A Weekly ComputorEdge Column by Douglas E. Welch




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Back in time

by Douglas E. Welch

June 4, 1999

In the old days (which in the computer world means 5-6 years ago) the main information an employer requested from you was your resume and an interview. Today it seems that employers want to know more and more about you from further and further in your past. I find this a disturbing trend; one that threatens to make every minor indiscretion of college and high school impact our ability to be employed as adults.

Testing for success?

In a recent article in Businessweek magazine (Nailed to the boards again, May 24, 1999, p6) I came across the claim that many companies are now requesting SAT scores from their applicants in an effort to divine information about who might be best suited for a particular job. It seems odd to me that employers would be searching for information in a standardized test that was taken before a person's higher education had even been started, let alone completed.

SAT scores have faced a growing battle from a wide variety of groups who complain that the testing discriminates against many types of people who are outside the "traditional" education structure. It seems even more odd that employers would be increasing the use of SAT scores when the tests themselves are coming under attack.

While my own SAT scores were high enough to get me into college I am certainly more knowledgeable and more responsible today than my SAT scores might have indicated 17 years ago. It is true that someone of my age probably wouldn't be asked for these scores today (even if I could find them), but even recent college graduates might find that they have changed in ways that aren't reflected in their college entrance scores. College is the time when we begin to develop our adult sensibilities and personalities. We are often quite different people when we complete the rigors of a college degree. This makes me question the validity of using such results as an indicator of more than the quality of your high school education. Once again it seems that we are looking for the easy way out and hoping to find it in some scientific metric with questionable usefulness.

Your permanent record

The impact of using SAT scores could be wide ranging if more and more companies begin relying on them. Will your lack of interest or engagement in high school haunt you for the rest of your life? Current information is always the most useful. It seems ludicrous that employers would make important decisions based on data that is at least 4 years old, if not older. While I am sure that employers don't rely solely on SAT scores, their use at all makes me suspicious of the entire hiring process. What is next; interviews of your elementary and high school friends to see if you exhibited any anti-social behavior in second grade? Sometimes we need to take policies to their most ludicrous end to see how flawed they are.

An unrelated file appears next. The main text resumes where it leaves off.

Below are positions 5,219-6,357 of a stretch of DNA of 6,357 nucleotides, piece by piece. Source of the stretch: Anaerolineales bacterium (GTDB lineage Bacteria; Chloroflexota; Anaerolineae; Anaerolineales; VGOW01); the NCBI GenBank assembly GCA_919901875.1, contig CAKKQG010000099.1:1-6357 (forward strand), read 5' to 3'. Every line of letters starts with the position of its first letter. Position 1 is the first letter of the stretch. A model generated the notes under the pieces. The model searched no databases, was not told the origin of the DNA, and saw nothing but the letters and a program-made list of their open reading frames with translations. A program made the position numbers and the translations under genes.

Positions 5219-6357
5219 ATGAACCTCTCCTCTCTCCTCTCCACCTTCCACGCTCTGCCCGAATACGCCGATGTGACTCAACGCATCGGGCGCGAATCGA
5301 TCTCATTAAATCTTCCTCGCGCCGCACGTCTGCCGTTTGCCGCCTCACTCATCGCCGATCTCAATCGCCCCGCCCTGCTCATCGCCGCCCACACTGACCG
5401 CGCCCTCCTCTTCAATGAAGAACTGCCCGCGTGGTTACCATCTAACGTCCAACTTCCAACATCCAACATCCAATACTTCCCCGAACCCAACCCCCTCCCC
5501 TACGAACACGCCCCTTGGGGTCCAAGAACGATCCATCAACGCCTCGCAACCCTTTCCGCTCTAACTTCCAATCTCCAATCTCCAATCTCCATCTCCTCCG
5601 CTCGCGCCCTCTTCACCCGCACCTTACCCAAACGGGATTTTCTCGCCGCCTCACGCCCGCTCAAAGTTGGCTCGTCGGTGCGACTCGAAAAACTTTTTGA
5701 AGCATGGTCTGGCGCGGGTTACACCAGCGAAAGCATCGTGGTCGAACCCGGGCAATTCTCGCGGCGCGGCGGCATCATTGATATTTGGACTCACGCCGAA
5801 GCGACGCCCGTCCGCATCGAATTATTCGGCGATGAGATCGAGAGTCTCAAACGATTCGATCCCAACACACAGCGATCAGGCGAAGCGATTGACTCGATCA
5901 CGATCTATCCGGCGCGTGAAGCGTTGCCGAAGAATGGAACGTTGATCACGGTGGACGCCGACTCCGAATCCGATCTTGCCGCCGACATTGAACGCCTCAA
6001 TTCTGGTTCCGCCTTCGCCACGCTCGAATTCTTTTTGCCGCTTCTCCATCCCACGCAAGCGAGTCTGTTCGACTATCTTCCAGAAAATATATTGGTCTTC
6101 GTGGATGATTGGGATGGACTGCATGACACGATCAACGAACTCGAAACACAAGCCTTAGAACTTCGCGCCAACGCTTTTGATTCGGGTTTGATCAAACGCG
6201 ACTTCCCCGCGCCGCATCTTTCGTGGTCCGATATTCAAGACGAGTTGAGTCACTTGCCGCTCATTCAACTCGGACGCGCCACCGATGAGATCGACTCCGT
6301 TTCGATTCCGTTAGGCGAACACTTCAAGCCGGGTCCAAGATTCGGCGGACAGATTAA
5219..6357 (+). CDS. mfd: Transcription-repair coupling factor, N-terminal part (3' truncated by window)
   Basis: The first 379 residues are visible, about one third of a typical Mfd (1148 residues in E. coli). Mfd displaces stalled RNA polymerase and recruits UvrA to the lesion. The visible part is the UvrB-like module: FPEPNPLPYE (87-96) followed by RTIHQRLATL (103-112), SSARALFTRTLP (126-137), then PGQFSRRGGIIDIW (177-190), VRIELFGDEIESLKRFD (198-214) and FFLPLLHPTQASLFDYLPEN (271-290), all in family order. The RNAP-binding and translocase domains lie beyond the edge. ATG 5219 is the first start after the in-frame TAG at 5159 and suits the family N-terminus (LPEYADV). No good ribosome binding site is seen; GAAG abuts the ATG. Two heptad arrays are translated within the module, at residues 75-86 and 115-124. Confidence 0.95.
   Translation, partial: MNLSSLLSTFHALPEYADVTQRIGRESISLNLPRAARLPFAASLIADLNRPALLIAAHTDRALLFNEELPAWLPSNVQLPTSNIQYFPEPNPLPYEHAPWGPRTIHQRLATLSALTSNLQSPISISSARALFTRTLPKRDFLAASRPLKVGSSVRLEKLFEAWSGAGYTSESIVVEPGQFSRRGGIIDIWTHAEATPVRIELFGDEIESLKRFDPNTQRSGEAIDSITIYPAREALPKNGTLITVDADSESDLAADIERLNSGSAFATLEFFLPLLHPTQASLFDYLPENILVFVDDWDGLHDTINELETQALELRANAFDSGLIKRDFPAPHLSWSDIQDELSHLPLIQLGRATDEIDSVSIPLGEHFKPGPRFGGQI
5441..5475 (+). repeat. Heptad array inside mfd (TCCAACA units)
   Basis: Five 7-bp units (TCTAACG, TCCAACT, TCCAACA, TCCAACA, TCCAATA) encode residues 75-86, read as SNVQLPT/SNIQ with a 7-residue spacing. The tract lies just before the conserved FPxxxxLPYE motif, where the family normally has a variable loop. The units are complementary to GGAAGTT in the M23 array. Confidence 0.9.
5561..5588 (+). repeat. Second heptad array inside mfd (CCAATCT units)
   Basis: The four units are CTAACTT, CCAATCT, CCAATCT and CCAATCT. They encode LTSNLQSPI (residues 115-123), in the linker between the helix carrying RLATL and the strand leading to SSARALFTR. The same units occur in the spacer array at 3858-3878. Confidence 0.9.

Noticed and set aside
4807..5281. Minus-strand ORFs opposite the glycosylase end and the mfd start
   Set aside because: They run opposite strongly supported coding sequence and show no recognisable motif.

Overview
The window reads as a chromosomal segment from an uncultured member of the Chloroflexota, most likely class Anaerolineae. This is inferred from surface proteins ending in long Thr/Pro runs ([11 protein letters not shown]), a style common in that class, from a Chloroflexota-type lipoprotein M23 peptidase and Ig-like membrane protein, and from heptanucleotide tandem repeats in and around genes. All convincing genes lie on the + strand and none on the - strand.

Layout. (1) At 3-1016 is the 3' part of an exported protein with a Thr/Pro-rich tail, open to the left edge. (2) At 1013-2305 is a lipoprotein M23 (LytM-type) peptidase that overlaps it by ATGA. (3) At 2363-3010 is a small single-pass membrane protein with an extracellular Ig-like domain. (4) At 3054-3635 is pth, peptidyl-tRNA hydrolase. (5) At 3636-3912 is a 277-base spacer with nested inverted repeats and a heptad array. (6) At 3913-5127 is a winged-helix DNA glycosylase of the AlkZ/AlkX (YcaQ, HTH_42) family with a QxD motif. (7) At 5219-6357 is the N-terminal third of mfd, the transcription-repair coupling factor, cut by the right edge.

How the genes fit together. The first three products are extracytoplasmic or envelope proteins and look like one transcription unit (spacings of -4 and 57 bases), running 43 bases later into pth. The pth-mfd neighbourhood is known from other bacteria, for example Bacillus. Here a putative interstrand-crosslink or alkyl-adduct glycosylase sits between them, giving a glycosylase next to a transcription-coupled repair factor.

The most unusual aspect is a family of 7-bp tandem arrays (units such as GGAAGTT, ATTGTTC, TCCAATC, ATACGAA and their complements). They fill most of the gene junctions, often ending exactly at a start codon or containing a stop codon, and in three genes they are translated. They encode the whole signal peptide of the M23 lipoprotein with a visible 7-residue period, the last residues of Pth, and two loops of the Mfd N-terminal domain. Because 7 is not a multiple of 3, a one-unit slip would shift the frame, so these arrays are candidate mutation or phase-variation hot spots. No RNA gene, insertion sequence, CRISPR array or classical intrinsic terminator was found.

A growing trend

I believe the use of SAT scores is just another extension of the current certification trend in high tech careers. Companies are looking for some foolproof metric that will tell them when a candidate fits into their organization and has the seeming guarantee of being the perfect employee. Unfortunately, this utopian world doesn't exist. There are too many variables in both people and companies to allow for such a simplistic response. Companies need to remember that we are effected by our surroundings. The perfect employee can be quickly destroyed by a bad work environment and a bad employee can ruin a good work environment. Employment is an on-going relationship and requires constant adjustment on all sides.

CNE's, MSCE's and other certifications can be just as damaging if used in improper ways. While they can be an indicator of what people know, they show little about the employees personality, troubleshooting skills, people skills or overall work ethics.

Relying on any one certification, test score or other indictor is foolhardy for everyone involved. The next time someone asks you for a particular piece of information be sure to ask them what other factors they are taking into account. You owe it to yourself to make sure they see a balanced picture and not just a series of numbers to be typed into a spreadsheet. Life is too complex to be boiled down to 1, 2 or even 100 indicators. It is an intimate dance where every dancer's move effects the others in ways that are so complex as to be unknowable.

Douglas E. Welch is a freelance writer and computer consultant in Van Nuys, California. Readers can discuss career issues with other readers by joining the Career Opportunities Discussion on Douglas' web page at: http://www.welchwrite.com/

He can reached via email at douglas@welchwrite.com